I believe the Republic of Karelia has sought greater autonomy within the Russian Federation since the collapse of the U.S.S.R., but that’s true of many regions within Russia, whether ethnically-based “republics” or mere Russian oblasts or krays. One thing to bear in mind is that “[a]fter a 1947 peace treaty between the Soviets and Finland confirmed the annexation, almost the entire Finnish population of western Karelia moved into Finland”; the population of the Republic of Karelia is now about 70% Russian (quotes and statistics from the Britannica article linked to above).
There doesn’t seem to be any evidence of any seething nationalist discontent in evidence on the official website of the Republic of Karelia. I admit I didn’t really go through that site in any great detail, as it seems a bit turgid, but the history of Karelia pages there don’t appear to talk about being oppressed by the wicked Russian imperialists or anything.
There may be more resentment from the Finnish side of things about their lost territories from the World War II era, but I don’t know if there is any particular constituency within what is now Russian territory to put any Finnish irredentism into effect.
My mother was born in a small town, Karppila, near Viipuri, which was the major port that the Soviets wanted during WW2. She arrived in the US in the late 1930s for a visit. She met Dad, the war broke out and she decided to stay. Her parents were still in Karjala (Karelia). When the Soviets invaded, Grandpa and Grandma fled, taking a pig and the sewing bag Mom had made in the first grade (they ate the pig but we still have the bag). They basically left by the back door as the soldiers came in through the front. They ran west. They built a new life on the west coast of Finland. It is my understanding that most Finns left Karjala.
I have often asked Mom if she wanted Karjala back. The answer was nearly always NO.
“But it’s your home.” “No, not anymore.”
“But it’s the birthplace of the Kalevala (a Finnish epic close to our hearts).” “That doesn’t change how I feel.”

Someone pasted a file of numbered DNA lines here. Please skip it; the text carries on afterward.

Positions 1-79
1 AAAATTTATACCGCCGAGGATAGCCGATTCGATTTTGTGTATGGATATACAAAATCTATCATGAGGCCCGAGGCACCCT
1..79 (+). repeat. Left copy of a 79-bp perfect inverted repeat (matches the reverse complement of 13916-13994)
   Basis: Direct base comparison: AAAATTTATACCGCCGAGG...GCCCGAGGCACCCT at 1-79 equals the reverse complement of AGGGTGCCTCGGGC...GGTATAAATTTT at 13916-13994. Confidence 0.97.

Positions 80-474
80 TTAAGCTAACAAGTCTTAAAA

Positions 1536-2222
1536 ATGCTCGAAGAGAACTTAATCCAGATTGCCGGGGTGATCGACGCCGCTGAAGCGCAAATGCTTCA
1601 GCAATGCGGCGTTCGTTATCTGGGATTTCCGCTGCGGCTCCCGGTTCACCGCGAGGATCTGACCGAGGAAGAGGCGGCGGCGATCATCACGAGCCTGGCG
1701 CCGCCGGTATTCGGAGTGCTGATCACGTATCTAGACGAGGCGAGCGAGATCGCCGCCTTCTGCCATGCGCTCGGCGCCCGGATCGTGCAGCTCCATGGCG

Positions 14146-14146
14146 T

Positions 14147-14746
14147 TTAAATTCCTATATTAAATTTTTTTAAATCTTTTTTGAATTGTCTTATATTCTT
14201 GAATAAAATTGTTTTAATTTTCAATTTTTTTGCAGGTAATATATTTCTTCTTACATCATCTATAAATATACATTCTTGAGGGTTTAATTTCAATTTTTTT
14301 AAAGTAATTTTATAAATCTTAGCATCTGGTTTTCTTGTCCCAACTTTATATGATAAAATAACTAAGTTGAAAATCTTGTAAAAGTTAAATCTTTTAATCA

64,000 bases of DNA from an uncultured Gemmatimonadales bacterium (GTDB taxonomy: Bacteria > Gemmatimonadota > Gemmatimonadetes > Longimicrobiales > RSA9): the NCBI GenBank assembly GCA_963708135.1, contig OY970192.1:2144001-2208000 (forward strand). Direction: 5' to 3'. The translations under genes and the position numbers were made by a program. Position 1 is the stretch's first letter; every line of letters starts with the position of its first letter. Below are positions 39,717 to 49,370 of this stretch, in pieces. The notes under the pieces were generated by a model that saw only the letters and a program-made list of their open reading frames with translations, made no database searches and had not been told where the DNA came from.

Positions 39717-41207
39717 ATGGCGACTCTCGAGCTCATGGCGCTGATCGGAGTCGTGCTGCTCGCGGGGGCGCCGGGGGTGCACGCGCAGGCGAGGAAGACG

I have wondered how much of her attitude came about because of her age. She was born in 1918, just one year after Finland’s independence from Russia. A couple of decades of independence and it was snatched away. During the collapse of the Soviet Union, she did once mention that she had hope, but after a few years, she returned to her old stance. It was during this time that I heard the most optimism about re-unification, but that seems to have died down considerably. It used to be very baffling to me, but I guess too much time has elasped since the Winter War of 1939.
From The Kalevala: While the young ones are standing round us,
Of the rising generation,
Let them learn the words of magic,
And recall our songs and legends,
Of the belt of Väinämöinen,
Of the forge of Ilmarinen,
And of Kaukomieli’s swordpoint,
And of Joukahainen’s crossbow:
Of the utmost bounds of Pohja,
And of Kalevala’s wide heathlands. - Elias Lönnrot
The short answer is that, from 1956 to the breakup of the Union of Soviet Socialist Republics in December of 1991, Karelia was an autonomous republic member of the Russian Soviet Federated Socialist Republic. It was a full republic of the USSR only during the period 1940 to 1956, from what I can tell; from 1923 to 1940 the part of Karelia known as Eastern Karelia, which had been established to be part of Russia by the treaty between Russia and Finland in 1920, was an autonomous republic member of the Russian Federation, the same status it had from 1956 to 1991.
Currently, it is a member of the Russian Federation, the official name of the country we call Russia.